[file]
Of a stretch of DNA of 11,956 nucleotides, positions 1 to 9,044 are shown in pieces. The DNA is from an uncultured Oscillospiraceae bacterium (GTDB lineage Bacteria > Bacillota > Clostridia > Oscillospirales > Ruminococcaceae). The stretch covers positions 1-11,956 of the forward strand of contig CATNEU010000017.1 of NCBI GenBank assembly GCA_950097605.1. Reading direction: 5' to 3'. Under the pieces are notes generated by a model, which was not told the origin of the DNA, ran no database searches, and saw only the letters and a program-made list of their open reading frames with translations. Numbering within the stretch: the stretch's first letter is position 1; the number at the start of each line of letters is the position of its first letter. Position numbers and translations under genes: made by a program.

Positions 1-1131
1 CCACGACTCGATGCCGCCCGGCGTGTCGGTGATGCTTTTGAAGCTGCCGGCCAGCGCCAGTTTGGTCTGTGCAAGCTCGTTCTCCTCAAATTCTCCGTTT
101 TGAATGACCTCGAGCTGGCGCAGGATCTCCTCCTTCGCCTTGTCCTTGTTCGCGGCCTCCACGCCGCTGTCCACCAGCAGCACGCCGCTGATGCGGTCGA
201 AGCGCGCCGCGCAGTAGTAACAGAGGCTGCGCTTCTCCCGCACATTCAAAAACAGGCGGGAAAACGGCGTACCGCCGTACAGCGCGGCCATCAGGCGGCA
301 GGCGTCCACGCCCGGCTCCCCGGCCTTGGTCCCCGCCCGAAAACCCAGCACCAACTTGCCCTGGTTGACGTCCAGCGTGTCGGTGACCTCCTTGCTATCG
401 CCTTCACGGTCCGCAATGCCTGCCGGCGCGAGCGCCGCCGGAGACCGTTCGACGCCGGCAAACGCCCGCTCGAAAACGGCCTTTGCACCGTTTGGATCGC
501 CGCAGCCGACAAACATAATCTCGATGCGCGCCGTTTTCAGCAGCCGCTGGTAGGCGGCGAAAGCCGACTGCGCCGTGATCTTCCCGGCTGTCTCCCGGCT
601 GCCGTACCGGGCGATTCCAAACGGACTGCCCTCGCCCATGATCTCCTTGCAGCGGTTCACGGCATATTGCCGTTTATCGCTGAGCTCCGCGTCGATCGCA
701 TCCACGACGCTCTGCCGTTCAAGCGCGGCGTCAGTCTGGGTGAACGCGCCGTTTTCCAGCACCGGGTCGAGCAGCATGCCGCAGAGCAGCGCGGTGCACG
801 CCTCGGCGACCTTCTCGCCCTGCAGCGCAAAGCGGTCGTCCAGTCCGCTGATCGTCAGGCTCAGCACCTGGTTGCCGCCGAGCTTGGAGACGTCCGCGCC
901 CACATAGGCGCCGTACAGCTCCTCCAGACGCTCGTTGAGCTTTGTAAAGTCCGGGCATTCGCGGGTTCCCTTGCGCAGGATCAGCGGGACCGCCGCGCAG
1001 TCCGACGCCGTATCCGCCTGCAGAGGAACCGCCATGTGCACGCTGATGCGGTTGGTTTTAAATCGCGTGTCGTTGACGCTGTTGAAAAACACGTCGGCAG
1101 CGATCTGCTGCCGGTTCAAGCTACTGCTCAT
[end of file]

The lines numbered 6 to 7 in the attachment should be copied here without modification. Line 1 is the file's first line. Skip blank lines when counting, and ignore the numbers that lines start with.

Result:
301 GGCGTCCACGCCCGGCTCCCCGGCCTTGGTCCCCGCCCGAAAACCCAGCACCAACTTGCCCTGGTTGACGTCCAGCGTGTCGGTGACCTCCTTGCTATCG
401 CCTTCACGGTCCGCAATGCCTGCCGGCGCGAGCGCCGCCGGAGACCGTTCGACGCCGGCAAACGCCCGCTCGAAAACGGCCTTTGCACCGTTTGGATCGC